Dispatches from a forgotten war: Australian journalists and China’s Boxer Rebellion
thesisposted on 2022-03-28, 19:20 authored by Michael Dwyer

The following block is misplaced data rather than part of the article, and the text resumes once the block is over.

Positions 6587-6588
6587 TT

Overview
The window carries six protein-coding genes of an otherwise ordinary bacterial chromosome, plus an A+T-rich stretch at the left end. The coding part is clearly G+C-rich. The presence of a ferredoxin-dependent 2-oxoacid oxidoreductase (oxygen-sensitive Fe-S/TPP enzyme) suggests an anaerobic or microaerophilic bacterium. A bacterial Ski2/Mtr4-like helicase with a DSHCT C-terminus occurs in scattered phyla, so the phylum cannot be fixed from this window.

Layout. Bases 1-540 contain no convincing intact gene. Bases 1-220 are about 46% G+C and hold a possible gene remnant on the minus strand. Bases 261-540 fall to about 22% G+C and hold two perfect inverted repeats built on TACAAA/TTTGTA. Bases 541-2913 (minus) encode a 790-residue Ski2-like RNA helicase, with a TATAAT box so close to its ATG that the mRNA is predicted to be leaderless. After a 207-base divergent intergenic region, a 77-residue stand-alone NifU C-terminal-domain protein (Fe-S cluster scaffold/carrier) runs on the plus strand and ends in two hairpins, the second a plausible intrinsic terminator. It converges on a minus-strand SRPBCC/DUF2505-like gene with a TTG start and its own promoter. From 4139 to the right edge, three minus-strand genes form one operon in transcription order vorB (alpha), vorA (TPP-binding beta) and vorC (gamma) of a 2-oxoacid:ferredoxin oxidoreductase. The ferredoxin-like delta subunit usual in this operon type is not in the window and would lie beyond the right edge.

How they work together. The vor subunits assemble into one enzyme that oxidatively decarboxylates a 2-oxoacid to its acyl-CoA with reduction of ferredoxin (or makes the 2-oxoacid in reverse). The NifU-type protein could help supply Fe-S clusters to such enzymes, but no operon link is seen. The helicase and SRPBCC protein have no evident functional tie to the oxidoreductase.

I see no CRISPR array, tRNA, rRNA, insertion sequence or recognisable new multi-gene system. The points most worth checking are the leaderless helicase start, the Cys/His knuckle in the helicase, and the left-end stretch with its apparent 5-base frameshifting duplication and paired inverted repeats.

China weighs heavily on Australian public discourse, influenced by perceptions that have been moulded by the stories, voices and images produced by Australian journalists reporting from China. My thesis critically examines the experiences of a group of journalists who were reporting on China at the start of the 20th century and how they interpreted the populous Asian nation for a domestic audience. While most studies looking at the way the Australian media has helped frame our images of China use the 1930s or World War II as a starting point for their analysis, this thesis investigates the importance of those reporters who covered Australia’s military involvement in the Boxer Rebellion in China in 1900-01. It initially examines the role of the media in stoking anti-Chinese sentiment in the Australian colonies in the 1800s, looking at the part played by jingoistic periodicals like the Bulletin and the Boomerang . The thesis then uses original press dispatches from reporters and editors as part of aqualitative analysis of media coverage of a conflict which has often been referred to as Australia’s “forgotten” war. It will also explore the role played in press coverage of the Boxer Rebellion by George “Chinese” Morrison, a Geelong-born reporter for The Times of London who has been described by many as Australia’s most important foreign correspondent, but whose reputation should be open to more rigorous scrutiny than has been the case to date. Although some source material used in this study has been utilised by other researchers in the past to examine other issues, this thesis provides a new perspective that focuses on the role of the print media in shaping Australian views on China at the time of federation.